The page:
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27-08-2014, 05:19 PM
RE: Question for anti-abortion atheists
jojorumbles,

I am against abortion in general and have increasing discomfort with the practice later in a pregnancy. I think we as a society should use effective preventative mechanisms to reduce abortion rates. That is: Good quality sex education and access to birth control. I suspect you fall into this same camp.

However, and this is a big however. I am deeply uncomfortable with imposing restrictions on access to abortion, particularly through legal sanctions. I want abortion to be readily available to those who need it, and I am opposed to putting laws on the books that interfere with medical decisions made between a woman and her doctor. We know that such laws result in women dying through unsafe abortions and through lack of access to abortion in medically necessary situations.

My position is one of anti-abortion pro-choice... which I think is really the position of many if not most pro-choice advocates. The pro-life position is not necessarily more anti-abortion than the pro-choice position. Pro-life advocates putting legal sanctions on doctors and women for obtaining abortions but often corresponds with advocating bad sex education and poor access to contraception. To me those should be the clear area of focus as these are the only effective preventative mechanism.

The pro-life position is often tied up in religious dogma that getting pregnant through ignorance, lack of birth control, stupidity, or often even in cases of rape as a crime that must be punished by going through the whole pregnancy. I absolutely reject that dogma even when it is veiled in "life of the child" rhetoric. I trust women to make decisions to make choices in this area and only in cases of mental incompetency would seek to override such a decision. Ultimately I see it as a woman's right to choose, and I trust her to make good choices when adequate information and tools are available to her.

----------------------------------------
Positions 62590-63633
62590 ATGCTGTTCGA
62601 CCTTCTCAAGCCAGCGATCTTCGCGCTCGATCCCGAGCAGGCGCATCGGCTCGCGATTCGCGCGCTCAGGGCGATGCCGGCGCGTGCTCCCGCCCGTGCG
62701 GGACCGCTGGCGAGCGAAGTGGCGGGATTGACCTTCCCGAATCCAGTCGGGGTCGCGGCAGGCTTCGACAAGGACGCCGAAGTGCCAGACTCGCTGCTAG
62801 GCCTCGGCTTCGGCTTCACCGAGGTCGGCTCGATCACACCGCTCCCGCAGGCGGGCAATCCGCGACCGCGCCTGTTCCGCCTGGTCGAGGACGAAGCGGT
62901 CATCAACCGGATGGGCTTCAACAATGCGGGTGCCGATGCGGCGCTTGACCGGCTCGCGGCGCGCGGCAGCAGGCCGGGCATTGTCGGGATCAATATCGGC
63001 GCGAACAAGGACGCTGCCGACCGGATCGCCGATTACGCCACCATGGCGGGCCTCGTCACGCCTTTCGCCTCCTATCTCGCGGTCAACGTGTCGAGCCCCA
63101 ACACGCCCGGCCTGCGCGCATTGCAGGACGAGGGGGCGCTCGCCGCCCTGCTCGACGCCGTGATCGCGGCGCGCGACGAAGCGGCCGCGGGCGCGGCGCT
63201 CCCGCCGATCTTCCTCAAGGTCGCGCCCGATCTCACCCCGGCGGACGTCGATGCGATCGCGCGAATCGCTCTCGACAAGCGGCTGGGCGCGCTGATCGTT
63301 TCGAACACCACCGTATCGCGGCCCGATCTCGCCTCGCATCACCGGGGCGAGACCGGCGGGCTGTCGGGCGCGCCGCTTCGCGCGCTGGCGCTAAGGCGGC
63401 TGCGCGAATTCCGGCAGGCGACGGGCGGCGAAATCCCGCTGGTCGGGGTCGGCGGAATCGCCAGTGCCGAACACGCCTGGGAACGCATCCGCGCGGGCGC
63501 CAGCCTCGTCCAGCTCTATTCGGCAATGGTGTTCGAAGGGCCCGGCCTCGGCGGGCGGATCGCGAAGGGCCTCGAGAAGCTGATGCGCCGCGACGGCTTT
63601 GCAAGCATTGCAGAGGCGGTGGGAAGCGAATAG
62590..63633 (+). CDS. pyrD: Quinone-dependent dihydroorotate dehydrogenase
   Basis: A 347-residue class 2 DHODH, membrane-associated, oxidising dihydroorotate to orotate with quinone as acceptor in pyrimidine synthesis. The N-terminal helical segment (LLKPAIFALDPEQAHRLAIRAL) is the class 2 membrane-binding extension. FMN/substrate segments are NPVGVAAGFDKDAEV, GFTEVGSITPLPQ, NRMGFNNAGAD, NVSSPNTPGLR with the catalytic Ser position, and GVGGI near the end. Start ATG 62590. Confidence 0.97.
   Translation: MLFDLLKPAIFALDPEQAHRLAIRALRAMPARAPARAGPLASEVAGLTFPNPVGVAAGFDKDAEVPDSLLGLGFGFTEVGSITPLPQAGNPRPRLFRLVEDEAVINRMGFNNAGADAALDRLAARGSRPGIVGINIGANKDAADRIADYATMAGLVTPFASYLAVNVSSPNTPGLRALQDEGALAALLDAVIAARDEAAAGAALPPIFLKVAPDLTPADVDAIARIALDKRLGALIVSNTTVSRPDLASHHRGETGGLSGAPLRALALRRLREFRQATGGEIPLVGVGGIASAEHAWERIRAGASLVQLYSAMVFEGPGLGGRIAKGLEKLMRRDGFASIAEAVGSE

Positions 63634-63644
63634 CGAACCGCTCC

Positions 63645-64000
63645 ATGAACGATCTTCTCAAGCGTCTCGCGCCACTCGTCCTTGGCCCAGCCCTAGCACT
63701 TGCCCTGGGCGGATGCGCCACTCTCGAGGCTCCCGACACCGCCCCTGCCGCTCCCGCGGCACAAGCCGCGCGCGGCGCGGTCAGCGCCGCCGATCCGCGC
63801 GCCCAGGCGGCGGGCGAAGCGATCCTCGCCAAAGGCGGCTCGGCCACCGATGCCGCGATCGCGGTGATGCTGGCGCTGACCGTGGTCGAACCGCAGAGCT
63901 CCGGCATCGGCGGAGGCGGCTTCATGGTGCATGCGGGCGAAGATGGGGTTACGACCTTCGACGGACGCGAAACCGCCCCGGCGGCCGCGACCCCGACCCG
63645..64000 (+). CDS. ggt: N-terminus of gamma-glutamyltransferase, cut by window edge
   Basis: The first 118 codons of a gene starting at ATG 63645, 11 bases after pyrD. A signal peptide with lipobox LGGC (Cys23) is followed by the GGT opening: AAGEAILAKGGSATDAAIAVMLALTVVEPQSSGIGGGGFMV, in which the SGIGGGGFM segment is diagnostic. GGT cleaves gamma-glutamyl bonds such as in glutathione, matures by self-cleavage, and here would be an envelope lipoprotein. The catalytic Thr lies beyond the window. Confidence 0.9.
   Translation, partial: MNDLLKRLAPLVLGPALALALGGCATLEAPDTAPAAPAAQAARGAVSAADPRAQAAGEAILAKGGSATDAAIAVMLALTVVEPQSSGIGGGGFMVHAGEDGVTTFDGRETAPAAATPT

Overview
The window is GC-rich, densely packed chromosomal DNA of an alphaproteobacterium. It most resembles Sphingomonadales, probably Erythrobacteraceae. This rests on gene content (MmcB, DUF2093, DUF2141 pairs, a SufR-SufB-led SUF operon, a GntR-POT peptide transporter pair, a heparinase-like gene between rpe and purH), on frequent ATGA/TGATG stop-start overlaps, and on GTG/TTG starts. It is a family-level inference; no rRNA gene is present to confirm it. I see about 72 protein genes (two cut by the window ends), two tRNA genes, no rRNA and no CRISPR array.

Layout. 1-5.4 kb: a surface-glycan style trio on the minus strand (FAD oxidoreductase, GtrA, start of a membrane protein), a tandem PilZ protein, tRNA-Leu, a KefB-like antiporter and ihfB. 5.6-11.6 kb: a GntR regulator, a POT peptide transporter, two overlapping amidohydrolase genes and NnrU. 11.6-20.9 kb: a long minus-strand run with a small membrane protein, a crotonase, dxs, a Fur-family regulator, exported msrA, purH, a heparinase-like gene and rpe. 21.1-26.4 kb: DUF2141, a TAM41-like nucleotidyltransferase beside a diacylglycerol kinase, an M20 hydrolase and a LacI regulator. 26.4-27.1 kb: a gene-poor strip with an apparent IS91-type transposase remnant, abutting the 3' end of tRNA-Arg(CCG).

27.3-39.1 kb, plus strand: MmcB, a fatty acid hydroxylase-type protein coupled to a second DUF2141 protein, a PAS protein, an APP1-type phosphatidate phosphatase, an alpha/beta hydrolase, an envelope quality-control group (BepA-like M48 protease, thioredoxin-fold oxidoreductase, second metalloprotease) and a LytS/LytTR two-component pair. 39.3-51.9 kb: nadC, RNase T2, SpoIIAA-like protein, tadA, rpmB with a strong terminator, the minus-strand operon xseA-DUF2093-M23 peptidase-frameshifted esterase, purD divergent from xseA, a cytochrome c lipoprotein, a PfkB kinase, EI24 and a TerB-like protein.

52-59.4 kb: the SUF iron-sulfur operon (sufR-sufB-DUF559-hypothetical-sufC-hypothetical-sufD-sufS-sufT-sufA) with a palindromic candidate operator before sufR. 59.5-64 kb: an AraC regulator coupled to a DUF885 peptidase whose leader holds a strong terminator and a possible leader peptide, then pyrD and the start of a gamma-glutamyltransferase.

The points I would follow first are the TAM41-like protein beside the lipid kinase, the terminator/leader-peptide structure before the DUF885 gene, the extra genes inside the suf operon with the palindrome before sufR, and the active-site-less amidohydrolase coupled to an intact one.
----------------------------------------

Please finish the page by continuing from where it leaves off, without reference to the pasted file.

Give me your argument in the form of a published paper, and then we can start to talk.
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27-08-2014, 07:10 PM
RE: Question for anti-abortion atheists
(27-08-2014 05:19 PM)Hafnof Wrote:  and I trust her to make good choices when adequate information and tools are available to her.
Even if she makes "bad" choices, it's her choice, not your's, not government's.
I don't know why people take it upon themselves to interfere in the affairs of others.
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29-08-2014, 08:32 PM
RE: Question for anti-abortion atheists
[/size]I myself am an "Anti-Abortion-Athiest". My main reason behind it is simply that I believe everything happens for a reason, but unlike most religious individuals that reason to me is not god. The reason to me is that your body decided to concieve a child. Your body created the fetus, therefor you were physically designed to withhold said child. Everything happening for a reason is just my idea that you are drawn to where you belong and your destiny by this path you create on your own. So, if you end up with child, you did it to yourself, and you did it for a reason.[size=medium]